Re: Fix UDF-FS potentially dereferencing null

From: Linus Torvalds
Date: Sat Apr 17 2004 - 12:18:14 EST

On Sat, 17 Apr 2004, Ingo Oeser wrote:
> Or even call the attribute "nonnull", because this is a very obvious
> naming, even to non-native English readers.

I did that at first, but decided that what I really wanted was "safe".

"nonnull" is nice for avoiding the NULL check, but it's useless for
anything else.

"safe" to my mind means that not only is it not NULL, it's also safe to
dereference early (ie "prefetchable"), which has a lot of meaning for the

> "safe" can mean anything from "safe to use under spinlock" to
> "you cannot get pregnant from using this variable".

That's pretty much _exactly_ what "safe" means.

Basically, a real C compiler is not allowed to dereference a pointer
speculatively, since that could have undefined side effects in the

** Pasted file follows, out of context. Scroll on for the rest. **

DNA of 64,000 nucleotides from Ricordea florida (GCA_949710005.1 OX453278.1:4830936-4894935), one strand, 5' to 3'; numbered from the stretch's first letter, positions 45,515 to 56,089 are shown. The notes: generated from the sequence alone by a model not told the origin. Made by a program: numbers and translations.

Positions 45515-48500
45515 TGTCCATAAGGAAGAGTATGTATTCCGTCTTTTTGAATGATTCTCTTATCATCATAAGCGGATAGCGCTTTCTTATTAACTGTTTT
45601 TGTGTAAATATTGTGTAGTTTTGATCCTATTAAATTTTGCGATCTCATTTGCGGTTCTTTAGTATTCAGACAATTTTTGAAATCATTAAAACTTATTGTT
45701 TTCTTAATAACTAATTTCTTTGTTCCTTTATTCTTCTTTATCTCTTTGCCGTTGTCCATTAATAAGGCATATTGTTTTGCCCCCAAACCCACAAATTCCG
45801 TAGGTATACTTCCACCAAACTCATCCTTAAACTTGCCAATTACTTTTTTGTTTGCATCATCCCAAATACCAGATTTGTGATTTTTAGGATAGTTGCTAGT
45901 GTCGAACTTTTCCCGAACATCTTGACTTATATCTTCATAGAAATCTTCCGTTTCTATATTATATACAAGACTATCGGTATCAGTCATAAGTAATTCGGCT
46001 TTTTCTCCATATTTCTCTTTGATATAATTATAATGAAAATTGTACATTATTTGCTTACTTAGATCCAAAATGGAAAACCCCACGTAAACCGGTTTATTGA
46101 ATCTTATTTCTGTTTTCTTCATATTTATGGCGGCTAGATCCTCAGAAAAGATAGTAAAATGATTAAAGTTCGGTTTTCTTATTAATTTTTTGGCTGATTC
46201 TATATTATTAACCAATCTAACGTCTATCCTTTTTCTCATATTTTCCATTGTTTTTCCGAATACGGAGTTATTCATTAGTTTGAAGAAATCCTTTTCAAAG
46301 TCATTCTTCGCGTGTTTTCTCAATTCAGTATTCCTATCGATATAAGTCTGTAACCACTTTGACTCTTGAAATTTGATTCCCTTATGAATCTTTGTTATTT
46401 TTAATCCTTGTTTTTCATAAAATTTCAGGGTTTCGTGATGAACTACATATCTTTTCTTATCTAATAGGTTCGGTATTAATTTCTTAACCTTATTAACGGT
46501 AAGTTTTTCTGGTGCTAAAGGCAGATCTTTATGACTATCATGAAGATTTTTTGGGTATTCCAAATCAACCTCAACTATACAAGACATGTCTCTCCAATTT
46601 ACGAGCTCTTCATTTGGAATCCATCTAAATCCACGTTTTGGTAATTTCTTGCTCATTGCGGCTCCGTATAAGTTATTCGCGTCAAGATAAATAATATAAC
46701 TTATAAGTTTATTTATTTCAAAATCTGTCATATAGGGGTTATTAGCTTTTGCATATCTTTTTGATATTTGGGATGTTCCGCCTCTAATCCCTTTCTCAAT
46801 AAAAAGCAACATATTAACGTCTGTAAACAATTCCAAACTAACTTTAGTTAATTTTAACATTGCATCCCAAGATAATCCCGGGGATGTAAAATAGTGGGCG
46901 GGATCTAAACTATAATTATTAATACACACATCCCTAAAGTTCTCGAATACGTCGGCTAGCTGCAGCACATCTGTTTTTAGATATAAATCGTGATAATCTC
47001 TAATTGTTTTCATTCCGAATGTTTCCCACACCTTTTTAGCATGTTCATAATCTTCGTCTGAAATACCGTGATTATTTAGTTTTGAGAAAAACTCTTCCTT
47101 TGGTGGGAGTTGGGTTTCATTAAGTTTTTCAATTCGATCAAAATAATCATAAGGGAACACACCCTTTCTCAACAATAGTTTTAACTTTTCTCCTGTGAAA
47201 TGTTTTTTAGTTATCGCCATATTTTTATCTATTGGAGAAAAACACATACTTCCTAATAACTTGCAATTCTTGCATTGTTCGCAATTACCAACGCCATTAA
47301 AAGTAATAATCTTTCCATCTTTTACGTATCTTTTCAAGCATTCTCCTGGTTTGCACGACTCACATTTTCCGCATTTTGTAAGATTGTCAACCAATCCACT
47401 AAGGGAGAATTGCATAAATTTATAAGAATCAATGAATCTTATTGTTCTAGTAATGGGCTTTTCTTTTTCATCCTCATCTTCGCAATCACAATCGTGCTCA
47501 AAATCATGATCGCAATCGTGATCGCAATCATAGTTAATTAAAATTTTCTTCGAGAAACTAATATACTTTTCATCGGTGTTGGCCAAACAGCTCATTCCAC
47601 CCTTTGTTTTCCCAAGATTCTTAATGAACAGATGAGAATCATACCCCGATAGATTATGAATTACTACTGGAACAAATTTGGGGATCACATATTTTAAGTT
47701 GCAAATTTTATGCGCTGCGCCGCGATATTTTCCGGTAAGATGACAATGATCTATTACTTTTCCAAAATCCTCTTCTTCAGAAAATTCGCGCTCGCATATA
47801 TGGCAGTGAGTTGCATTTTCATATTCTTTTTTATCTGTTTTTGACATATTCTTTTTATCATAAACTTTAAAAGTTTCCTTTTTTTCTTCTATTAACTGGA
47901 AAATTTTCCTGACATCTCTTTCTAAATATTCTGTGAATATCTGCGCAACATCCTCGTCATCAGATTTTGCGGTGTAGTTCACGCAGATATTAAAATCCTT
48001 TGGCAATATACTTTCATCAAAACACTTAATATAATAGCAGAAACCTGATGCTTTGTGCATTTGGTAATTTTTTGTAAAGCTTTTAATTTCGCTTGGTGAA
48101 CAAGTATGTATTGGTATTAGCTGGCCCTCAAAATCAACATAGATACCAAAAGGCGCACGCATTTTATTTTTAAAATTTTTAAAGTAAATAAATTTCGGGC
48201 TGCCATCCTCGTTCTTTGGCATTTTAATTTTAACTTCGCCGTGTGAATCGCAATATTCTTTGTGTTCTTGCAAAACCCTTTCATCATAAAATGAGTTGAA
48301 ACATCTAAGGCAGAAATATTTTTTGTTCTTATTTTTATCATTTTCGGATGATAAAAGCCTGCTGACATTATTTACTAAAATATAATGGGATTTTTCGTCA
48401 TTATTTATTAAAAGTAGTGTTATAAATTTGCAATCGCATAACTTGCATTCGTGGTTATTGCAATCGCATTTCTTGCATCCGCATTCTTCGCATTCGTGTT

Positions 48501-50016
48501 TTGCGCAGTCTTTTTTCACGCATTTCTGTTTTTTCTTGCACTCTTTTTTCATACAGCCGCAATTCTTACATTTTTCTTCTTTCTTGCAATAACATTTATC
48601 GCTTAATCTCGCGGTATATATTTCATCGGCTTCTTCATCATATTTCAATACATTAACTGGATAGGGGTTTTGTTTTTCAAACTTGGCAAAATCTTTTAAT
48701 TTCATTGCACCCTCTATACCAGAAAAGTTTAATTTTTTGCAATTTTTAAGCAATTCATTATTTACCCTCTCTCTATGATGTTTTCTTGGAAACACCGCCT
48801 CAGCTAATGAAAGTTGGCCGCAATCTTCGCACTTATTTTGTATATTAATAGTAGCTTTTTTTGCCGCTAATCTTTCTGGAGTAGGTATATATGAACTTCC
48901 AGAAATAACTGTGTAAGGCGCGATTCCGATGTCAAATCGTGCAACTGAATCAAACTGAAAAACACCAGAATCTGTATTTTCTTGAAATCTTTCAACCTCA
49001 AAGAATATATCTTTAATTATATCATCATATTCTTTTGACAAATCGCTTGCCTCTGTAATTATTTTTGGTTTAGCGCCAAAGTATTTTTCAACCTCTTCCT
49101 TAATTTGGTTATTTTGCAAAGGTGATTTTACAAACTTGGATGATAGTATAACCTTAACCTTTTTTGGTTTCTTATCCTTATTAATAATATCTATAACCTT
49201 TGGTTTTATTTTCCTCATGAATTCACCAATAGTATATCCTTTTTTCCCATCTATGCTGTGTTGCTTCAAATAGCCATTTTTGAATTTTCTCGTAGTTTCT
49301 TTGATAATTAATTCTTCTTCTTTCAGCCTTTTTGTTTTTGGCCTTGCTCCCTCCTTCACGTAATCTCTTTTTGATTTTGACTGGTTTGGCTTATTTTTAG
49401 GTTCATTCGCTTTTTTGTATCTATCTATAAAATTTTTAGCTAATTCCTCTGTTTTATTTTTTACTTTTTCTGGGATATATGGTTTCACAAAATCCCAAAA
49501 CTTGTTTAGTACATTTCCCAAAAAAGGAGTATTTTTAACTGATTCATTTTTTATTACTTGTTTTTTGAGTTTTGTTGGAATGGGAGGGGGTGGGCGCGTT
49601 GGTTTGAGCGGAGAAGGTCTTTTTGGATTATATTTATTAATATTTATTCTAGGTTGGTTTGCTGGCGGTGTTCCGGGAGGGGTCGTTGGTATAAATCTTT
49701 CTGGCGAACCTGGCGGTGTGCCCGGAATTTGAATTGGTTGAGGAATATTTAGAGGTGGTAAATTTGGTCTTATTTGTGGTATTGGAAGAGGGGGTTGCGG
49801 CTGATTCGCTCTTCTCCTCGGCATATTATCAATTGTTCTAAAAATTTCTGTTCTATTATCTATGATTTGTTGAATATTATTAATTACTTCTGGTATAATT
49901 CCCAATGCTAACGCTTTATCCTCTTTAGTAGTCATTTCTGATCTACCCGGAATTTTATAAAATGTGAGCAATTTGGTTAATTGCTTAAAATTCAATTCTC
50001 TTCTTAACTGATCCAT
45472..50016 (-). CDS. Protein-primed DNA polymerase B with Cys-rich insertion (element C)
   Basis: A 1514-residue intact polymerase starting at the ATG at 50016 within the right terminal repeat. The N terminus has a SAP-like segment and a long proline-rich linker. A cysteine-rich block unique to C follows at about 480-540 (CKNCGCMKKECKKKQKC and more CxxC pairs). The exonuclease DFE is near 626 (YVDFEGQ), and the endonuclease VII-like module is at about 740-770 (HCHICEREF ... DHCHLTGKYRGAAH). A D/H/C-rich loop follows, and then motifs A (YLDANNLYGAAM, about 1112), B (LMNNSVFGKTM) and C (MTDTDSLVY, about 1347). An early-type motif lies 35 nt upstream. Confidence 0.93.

machine. And "safe" means that there are no side effects, pregnancy-
or otherwise.

> GCC will not only optimize out the check, but also ensure that the we
> will not pass NULL ptrs, if it can notice it. If this gets pushed high
> enough (up to the register-like functions, where it gets first
> assigned), we will never face this kind of problem anymore and document
> this fact per function. Sounds like C coder heaven ;-)

No. "nonnull" is useless. Even if it isn't NULL, the C standard does not
allow the compiler to just dereference something willy-nilly.

In contrast, "safe" means that the compiler could do something like

int * safe ptr;

if (!a)
a = *ptr;

and know that it is "safe" to transform this into

tmp = *ptr;
a = a ? : tmp;

which it otherwise can't necessarily determine.


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